Nervous wait continues for slow-moving Dorian

Dorian no swimming sign
“This has been frustrating for a lot of people."

With powerful Hurricane Dorian at a near standstill over the Bahamas, Florida officials impatiently waited and completed preparations Monday as the historic storm was forecast to deliver a blow to the state’s East Coast.

The slow-moving nature of Dorian brought concerns that search-and-rescue operations and electricity restoration could be delayed by high winds from a lingering storm.

Gov. Ron DeSantis, addressing reporters at the state Emergency Operations Center in Tallahassee, said people along the coast from Palm Beach County to the Georgia border need to heed evacuation orders and other directives from local officials.

“This has been frustrating for a lot of people because I know it seems like we have been talking about this for a long time, but we are in a situation where the storm is stalling very close to our coast,” DeSantis said. “It is going to make a movement. And the movement that it makes is going to have a lot of impact on Floridians.”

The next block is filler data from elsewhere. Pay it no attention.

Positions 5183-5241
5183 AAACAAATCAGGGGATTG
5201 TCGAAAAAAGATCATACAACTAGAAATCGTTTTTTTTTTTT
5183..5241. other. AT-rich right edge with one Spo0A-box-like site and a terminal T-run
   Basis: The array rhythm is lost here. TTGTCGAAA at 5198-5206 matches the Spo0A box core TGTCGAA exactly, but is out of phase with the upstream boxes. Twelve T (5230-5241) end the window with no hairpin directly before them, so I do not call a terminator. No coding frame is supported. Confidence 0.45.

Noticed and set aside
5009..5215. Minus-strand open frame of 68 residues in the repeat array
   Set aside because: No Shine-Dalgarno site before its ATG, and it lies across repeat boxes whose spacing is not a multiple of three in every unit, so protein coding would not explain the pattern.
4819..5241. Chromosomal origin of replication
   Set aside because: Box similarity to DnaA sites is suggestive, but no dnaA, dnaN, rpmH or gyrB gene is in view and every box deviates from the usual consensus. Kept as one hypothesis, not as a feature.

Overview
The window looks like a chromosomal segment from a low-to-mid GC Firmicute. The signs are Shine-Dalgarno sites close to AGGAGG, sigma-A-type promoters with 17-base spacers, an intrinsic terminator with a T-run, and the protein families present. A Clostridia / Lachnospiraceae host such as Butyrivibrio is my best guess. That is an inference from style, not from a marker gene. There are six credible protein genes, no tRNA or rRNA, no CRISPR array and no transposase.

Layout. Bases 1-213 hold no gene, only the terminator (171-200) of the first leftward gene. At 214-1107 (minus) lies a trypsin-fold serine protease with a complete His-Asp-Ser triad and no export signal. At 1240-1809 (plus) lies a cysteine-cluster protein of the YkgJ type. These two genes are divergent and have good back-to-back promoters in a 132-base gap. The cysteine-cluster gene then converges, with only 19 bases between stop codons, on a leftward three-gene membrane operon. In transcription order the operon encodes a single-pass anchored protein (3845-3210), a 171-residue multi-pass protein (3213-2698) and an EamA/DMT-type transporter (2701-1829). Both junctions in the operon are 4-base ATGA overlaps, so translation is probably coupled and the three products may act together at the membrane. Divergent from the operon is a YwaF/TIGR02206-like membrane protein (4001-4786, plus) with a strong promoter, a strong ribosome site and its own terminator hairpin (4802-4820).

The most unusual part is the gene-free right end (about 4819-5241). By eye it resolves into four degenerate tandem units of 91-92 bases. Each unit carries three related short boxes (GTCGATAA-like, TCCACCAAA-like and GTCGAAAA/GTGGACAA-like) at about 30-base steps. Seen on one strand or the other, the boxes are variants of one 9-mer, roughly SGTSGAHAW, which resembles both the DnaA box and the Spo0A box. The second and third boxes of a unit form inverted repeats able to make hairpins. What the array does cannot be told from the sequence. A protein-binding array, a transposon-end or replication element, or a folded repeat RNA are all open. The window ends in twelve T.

Florida Power & Light spokesman Dave Reuter said he understands “the anxiety that many of our customers are feeling,” as he advised that the slow forward motion of the storm, along with a still unpredictable path, could result in prolonged outages and potentially more than single outages in areas.

“We expected that we might be seeing some tropical-storm-force winds by this point already, but that’s been pushed off until later today,” Reuter said from the company’s command center in West Palm Beach. “So that obviously makes it difficult, because we’re all ready to respond, and the storm is moving so slow.”

The company, which serves 10 million people through roughly 4.9 million customer accounts, has staged nearly 17,000 workers, along with fuel and equipment, from the South Florida Fairgrounds in West Palm Beach to St. Augustine to respond to outages after sustained winds dip below 35 mph, Reuter said.